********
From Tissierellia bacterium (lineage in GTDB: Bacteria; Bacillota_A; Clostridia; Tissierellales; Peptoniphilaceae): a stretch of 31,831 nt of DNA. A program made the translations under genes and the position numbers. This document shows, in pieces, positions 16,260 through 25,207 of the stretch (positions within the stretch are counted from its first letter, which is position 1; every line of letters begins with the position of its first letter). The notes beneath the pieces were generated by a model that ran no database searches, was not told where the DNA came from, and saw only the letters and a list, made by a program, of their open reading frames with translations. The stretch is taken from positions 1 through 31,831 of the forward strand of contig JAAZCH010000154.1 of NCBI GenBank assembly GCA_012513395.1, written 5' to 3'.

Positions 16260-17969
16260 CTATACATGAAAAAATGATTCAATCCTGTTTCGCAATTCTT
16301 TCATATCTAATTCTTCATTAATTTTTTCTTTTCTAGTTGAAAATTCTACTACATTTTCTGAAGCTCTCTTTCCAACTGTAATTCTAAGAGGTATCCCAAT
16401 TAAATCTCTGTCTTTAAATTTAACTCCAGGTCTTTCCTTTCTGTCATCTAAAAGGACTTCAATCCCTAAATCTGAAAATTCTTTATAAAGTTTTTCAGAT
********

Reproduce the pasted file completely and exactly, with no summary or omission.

From Tissierellia bacterium (lineage in GTDB: Bacteria; Bacillota_A; Clostridia; Tissierellales; Peptoniphilaceae): a stretch of 31,831 nt of DNA. A program made the translations under genes and the position numbers. This document shows, in pieces, positions 16,260 through 25,207 of the stretch (positions within the stretch are counted from its first letter, which is position 1; every line of letters begins with the position of its first letter). The notes beneath the pieces were generated by a model that ran no database searches, was not told where the DNA came from, and saw only the letters and a list, made by a program, of their open reading frames with translations. The stretch is taken from positions 1 through 31,831 of the forward strand of contig JAAZCH010000154.1 of NCBI GenBank assembly GCA_012513395.1, written 5' to 3'.

Positions 16260-17969
16260 CTATACATGAAAAAATGATTCAATCCTGTTTCGCAATTCTT
16301 TCATATCTAATTCTTCATTAATTTTTTCTTTTCTAGTTGAAAATTCTACTACATTTTCTGAAGCTCTCTTTCCAACTGTAATTCTAAGAGGTATCCCAAT
16401 TAAATCTCTGTCTTTAAATTTAACTCCAGGTCTTTCCTTTCTGTCATCTAAAAGGACTTCAATCCCTAAATCTGAAAATTCTTTATAAAGTTTTTCAGAT